An invention made by an independent contractor, if that contractor was hired to invent, belongs to the client. This principle, which is already well established in Italian case-law, has been confirmed by the IP Court of Milan in recent judgment no. 6964/2014.
In the case brought before the Milan Court, a consortium of companies contracted a professional and a NewCo to research and develop innovative solutions in one of its many fields of activity (unblocking and cleaning filters), while undertaking to bear the initial cost of research and to pay a “fair compensation” in consideration for the work, consisting of a percentage of any income arising from the commercial exploitation of the inventive results achieved. The term “fair compensation” is the same used in Article 64 of the Italian IP Code to indicate the special reward payable to employees for inventions made by them, where their duties do not comprise an inventive activity and they are not already remunerated to invent; in fact, the parties had made specific, albeit improper, reference to Article 64 of the IP Code in the agreement.
The relationship between the parties deteriorated over time; the contractors sent the consortium notices for the payment of fees that were allegedly overdue under the R&D agreement, based on the supposed exploitation of innovative solutions developed by them, and informed the client that they had filed two Italian patent applications in the field of filter unclogging and cleaning in their own name.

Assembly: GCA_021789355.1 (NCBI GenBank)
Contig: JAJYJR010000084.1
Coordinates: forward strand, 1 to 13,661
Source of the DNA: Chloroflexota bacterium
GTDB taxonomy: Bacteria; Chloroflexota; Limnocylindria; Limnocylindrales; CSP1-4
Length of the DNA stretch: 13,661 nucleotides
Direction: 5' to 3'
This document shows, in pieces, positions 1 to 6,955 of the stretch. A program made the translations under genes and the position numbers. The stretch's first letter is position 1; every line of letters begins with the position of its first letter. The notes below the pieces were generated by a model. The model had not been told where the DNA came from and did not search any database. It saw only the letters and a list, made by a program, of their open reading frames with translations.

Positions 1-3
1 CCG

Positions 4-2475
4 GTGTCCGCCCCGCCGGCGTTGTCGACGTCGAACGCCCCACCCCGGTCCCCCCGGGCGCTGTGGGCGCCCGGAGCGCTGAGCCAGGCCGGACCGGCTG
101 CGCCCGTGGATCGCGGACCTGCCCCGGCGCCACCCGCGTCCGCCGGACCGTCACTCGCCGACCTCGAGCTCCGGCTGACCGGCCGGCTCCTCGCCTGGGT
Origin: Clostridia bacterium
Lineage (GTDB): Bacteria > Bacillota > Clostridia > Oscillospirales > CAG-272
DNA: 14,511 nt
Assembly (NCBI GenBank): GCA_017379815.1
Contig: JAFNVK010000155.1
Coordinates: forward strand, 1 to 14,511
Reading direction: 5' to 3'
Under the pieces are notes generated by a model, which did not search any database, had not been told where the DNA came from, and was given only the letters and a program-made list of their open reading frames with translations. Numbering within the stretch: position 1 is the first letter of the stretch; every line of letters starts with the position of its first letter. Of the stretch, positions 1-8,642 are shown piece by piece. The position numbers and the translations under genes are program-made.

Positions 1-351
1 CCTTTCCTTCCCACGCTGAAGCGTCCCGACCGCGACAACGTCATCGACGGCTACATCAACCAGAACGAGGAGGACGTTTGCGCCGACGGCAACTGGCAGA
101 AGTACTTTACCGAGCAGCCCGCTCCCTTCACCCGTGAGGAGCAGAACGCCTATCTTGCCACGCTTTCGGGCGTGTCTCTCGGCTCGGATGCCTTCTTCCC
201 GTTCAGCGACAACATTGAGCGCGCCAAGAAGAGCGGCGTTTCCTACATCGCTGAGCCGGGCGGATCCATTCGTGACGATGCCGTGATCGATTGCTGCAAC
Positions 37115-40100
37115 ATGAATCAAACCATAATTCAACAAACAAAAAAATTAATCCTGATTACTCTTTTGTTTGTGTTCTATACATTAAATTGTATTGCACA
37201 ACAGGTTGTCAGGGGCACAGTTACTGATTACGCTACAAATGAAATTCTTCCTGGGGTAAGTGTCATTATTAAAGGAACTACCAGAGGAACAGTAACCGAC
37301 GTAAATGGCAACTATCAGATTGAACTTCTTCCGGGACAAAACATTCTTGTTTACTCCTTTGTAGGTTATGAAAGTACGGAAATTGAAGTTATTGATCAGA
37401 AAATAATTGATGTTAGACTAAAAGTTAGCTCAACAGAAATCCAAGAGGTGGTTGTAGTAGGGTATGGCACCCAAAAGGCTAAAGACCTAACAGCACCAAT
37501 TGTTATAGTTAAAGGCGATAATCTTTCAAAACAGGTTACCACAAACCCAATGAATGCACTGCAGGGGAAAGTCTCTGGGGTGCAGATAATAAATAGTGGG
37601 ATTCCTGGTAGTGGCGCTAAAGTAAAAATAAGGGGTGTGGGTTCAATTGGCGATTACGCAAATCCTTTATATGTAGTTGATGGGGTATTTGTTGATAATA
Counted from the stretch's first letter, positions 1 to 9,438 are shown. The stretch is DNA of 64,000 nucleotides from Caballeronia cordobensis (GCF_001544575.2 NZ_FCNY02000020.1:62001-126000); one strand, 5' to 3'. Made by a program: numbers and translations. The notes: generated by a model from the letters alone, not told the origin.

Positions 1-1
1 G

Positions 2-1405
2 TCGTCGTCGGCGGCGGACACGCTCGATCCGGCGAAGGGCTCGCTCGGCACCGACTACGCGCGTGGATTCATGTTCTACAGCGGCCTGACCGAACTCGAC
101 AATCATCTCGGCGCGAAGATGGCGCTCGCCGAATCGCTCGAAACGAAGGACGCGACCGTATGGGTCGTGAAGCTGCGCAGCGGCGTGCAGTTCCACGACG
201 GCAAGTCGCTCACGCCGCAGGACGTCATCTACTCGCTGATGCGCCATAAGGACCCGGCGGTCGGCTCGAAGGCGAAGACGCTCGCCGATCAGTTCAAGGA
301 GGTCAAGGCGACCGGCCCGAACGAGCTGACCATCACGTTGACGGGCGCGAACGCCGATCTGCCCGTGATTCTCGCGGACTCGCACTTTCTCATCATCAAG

Before long, the dispute, which centred on the performance of the respective obligations under the agreement and the ownership of the two patent applications (only the latter of which shall be addressed here), landed before the IP Court of Milan following a lawsuit filed by the client.
On the issue of ownership, the Milan judges noted that Article 64 of the IP Code, referred to (improperly) in the agreement between the parties, established that inventions made by employees belonged in principle to the employer, but did not expressly address the ownership of rights to inventions made by independent contractors. However, the Court noted that the majority of Italian IP courts take the view that, in client-contractor relationships, when the performance of inventive activities is the subject matter of the agreement, the rights to any invention made by the contractor are vested in the client, in accordance with a general principle within the Italian legal system.
The Court, having stated that it adhered to this doctrine, found that in the case at issue the literal interpretation of the contract left no doubt that the parties had intended for the activity contracted out to the defendants to be of an inventive nature. The Court also noted that, similarly to what happens in the typical context of companies’ in-house inventions, the plaintiff had agreed to cover the initial research costs and had made its premises and equipment available for use by the defendants.
In light of the above, the Court declared that the plaintiff owned all the economic rights on any inventions made under the agreement, in particular those covered by the two patent applications filed by the defendants (which had been granted pending proceedings). It thus ordered the patents to be transferred to the plaintiff’s name and enjoined the defendants from using the related inventions.